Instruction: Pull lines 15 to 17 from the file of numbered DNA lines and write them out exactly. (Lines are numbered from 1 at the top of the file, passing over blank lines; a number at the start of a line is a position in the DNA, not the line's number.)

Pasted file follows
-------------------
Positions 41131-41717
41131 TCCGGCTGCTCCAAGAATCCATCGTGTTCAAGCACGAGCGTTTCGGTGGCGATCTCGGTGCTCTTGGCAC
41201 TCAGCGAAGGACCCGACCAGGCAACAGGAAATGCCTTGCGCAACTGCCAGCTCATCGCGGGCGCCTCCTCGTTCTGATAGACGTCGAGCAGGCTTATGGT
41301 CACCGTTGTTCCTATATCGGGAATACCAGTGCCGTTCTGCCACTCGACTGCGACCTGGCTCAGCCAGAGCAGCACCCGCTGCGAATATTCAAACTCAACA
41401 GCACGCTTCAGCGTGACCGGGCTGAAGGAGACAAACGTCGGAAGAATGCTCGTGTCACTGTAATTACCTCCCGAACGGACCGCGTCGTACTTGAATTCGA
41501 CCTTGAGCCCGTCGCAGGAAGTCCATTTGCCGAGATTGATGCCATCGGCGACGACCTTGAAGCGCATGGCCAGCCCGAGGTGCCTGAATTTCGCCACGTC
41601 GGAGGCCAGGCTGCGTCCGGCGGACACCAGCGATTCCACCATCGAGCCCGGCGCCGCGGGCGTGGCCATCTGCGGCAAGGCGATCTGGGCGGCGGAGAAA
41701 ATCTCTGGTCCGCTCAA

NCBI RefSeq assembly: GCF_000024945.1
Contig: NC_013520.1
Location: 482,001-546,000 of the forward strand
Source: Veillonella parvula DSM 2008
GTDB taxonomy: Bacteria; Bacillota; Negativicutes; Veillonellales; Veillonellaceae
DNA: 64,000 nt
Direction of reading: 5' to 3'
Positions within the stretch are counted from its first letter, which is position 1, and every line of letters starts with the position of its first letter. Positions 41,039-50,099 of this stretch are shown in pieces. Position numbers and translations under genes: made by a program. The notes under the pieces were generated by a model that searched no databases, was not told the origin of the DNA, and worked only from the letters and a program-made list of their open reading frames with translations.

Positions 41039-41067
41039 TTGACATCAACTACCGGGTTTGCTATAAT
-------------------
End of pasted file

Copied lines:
Direction of reading: 5' to 3'
Positions within the stretch are counted from its first letter, which is position 1, and every line of letters starts with the position of its first letter. Positions 41,039-50,099 of this stretch are shown in pieces. Position numbers and translations under genes: made by a program. The notes under the pieces were generated by a model that searched no databases, was not told the origin of the DNA, and worked only from the letters and a program-made list of their open reading frames with translations.

Positions 41039-41067